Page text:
Do you guglear or google ha da? Or maybe you’re using l’Gagel in Hebrew?
Technology hasn’t only changed the way we work – it’s also given us plenty of new words. The verb “to google” was first included in the Oxford English Dictionary in 2006.
According to them it can be a transitive verb “she googled an ex-boyfriend” or an intransitive one: “I googled for a cheap hotel”. It also gives the adjective form “Googleable” (or “Googlable”).
But what about in other countries? The search engine giant is a worldwide phenomenon. It holds the top spot in the vast majority of countries, with a few notable exceptions such as China and South Korea.
The Atlantic Wire has helpfully compiled a list of the equivalent verb in more than 20 languages. It’s a good illustration of how words and brand names are adapted to fit languages’ own rules, spelling and pronunciation.
If you’re searching in Spain, it’s googlear or guglear, while it’s гуглить (gugleet) in Russia and google ha da in South Korea.
In Italy, they prefer googlare, while it’s googeln in German and att googla in Sweden. Moving to Eastern Europe, it’s proguglati in Slovenian, googlować in Polish and vygooglit in Czech. Further east, they use ググる (guguru) in Japanese or menggoogle in Indonesian.
The Chinese equivalent is谷歌 (guge or gǔgē) . Incidentally, the name could be part of the reason why this is one market that Google fails to dominate. Not only is Baidu better adapted for Chinese language and culture, but many Chinese speakers struggled to pronounce the name Google at first.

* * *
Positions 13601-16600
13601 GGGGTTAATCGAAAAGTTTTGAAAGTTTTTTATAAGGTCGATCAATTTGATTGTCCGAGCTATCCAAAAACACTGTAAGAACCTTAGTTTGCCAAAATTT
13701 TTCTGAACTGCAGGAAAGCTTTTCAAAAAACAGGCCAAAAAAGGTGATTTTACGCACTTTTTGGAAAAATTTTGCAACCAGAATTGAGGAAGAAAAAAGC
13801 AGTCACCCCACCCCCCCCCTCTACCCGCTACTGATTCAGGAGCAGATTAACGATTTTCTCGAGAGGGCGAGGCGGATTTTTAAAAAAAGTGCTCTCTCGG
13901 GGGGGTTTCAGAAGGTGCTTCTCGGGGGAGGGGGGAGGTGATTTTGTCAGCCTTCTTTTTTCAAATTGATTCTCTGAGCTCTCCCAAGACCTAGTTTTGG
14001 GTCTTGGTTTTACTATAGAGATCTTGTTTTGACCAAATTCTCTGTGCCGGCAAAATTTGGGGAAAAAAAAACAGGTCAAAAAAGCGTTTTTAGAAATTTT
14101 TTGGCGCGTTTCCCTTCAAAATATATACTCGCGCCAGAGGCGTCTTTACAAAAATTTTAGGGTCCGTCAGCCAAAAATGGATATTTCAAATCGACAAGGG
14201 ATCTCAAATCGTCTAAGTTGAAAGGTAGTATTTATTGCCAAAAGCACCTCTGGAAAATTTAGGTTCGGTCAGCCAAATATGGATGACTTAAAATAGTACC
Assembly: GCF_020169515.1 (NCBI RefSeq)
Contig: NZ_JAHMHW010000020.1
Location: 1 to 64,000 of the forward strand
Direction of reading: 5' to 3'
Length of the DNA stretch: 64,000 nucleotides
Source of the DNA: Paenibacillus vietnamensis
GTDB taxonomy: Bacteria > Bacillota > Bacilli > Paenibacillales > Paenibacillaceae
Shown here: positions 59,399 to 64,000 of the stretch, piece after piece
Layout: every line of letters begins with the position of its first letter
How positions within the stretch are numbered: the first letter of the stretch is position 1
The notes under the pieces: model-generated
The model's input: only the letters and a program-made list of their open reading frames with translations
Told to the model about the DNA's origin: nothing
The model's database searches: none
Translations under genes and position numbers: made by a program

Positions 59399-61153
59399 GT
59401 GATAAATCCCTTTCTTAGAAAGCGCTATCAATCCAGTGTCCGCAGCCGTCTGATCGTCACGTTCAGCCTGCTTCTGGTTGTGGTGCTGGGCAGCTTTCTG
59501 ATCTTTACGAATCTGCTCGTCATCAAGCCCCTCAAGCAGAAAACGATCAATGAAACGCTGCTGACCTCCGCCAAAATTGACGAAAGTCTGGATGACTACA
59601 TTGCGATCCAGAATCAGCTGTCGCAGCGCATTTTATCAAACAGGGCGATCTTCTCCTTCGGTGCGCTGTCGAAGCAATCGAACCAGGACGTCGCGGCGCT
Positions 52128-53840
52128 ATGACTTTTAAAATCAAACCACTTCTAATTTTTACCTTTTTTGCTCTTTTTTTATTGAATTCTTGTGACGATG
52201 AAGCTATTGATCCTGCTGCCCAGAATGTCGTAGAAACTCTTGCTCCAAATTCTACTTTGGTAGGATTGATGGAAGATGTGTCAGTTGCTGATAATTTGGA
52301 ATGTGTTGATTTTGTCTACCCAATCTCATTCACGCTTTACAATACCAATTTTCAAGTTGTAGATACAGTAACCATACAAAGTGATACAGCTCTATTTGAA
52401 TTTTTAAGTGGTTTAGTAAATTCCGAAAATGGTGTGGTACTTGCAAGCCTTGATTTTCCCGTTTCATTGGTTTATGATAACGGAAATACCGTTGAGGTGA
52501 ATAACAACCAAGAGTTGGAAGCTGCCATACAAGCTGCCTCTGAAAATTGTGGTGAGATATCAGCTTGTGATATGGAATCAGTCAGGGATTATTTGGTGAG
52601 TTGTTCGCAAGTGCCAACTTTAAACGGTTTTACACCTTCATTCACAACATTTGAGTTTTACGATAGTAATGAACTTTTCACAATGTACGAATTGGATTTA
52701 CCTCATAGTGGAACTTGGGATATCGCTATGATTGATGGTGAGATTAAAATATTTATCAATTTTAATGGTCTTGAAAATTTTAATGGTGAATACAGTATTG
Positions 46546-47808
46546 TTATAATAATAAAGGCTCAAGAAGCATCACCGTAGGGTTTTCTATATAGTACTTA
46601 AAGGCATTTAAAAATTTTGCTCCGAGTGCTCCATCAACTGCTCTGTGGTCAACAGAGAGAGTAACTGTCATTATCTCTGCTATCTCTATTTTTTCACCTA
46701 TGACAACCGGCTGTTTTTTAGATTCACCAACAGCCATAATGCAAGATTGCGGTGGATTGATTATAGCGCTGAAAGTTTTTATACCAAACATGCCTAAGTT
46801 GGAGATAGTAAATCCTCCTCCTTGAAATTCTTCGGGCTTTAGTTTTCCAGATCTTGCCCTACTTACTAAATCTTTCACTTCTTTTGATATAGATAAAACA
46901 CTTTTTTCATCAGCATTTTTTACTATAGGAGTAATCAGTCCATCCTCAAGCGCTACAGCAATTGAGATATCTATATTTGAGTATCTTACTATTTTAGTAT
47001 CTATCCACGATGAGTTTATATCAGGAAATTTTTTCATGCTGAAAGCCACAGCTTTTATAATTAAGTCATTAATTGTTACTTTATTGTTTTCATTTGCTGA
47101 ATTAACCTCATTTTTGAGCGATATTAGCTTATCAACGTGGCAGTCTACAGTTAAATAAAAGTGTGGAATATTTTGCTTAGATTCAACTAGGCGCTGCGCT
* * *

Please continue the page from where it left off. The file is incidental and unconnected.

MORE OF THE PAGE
It might have entered global dictionaries, but Google’s ubiquity could bring it commercial headaches when it comes to protecting its trademark. In a filing to the US Securities and Exchange Commission, it identified a downside to its success.
The company stated: “… there is a risk that the word ‘Google’ could become so commonly used that it becomes synonymous with the word ‘search’. If this happens, we could lose protection for this trademark, which could result in other people using the word ‘Google’ to refer to their own products, thus diminishing our brand.”
It’s the same reason Sony insisted Walkman should always be written with a capital letter and resisted its use as a generic term. Yet it lost its trademark protection in many countries, and the noun is defined in the Oxford English Dictionary simply as a “type of personal stereo”.
Wondering where the word “Google” came from in the first place? The term “googol”, meaning 10100, was coined by Milton Sirotta, nephew of the American mathematician Edward Kasner. Google founders Larry Page and Sergey Brin changed the spelling and used the term to illustrate the huge amount of information available, but not yet searchable.
Want to know more about multilingual search engine optimisation? Whatever the language, our internet marketing experts can help! And our professional translators are up-to-date with all the latest lingo, meaning your translations will be word-perfect. Do get in touch and find out more.
Photo credit: Robert Scobie